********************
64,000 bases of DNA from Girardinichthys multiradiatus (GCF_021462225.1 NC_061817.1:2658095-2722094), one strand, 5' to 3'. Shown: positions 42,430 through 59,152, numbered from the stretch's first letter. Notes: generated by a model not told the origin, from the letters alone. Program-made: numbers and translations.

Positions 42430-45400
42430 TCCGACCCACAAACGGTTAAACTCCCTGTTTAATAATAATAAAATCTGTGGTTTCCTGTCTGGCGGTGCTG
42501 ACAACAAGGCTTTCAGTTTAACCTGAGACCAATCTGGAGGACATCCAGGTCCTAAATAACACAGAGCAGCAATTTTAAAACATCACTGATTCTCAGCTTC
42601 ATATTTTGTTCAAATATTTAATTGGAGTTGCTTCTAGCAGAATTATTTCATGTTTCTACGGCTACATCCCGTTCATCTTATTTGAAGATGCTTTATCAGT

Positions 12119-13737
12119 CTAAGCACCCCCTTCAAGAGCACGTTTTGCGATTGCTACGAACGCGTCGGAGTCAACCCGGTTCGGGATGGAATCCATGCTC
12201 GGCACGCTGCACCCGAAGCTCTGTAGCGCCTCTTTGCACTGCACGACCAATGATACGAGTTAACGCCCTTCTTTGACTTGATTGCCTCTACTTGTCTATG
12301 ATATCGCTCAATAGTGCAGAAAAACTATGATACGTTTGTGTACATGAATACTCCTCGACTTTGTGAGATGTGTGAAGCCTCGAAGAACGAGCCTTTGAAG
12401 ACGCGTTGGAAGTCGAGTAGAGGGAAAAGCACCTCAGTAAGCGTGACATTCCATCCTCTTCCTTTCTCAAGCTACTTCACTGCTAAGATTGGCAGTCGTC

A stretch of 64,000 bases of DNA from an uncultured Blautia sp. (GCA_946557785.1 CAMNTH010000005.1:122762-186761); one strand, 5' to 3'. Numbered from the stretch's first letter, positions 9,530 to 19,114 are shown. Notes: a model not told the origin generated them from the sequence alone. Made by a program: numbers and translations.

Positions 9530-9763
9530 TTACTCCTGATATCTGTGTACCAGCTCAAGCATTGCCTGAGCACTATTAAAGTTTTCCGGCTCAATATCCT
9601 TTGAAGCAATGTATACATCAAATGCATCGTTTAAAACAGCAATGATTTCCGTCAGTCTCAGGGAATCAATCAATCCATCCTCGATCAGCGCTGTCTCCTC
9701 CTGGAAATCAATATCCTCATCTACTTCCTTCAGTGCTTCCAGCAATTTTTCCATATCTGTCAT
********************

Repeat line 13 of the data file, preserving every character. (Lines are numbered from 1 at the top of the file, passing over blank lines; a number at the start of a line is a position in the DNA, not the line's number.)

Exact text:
9530 TTACTCCTGATATCTGTGTACCAGCTCAAGCATTGCCTGAGCACTATTAAAGTTTTCCGGCTCAATATCCT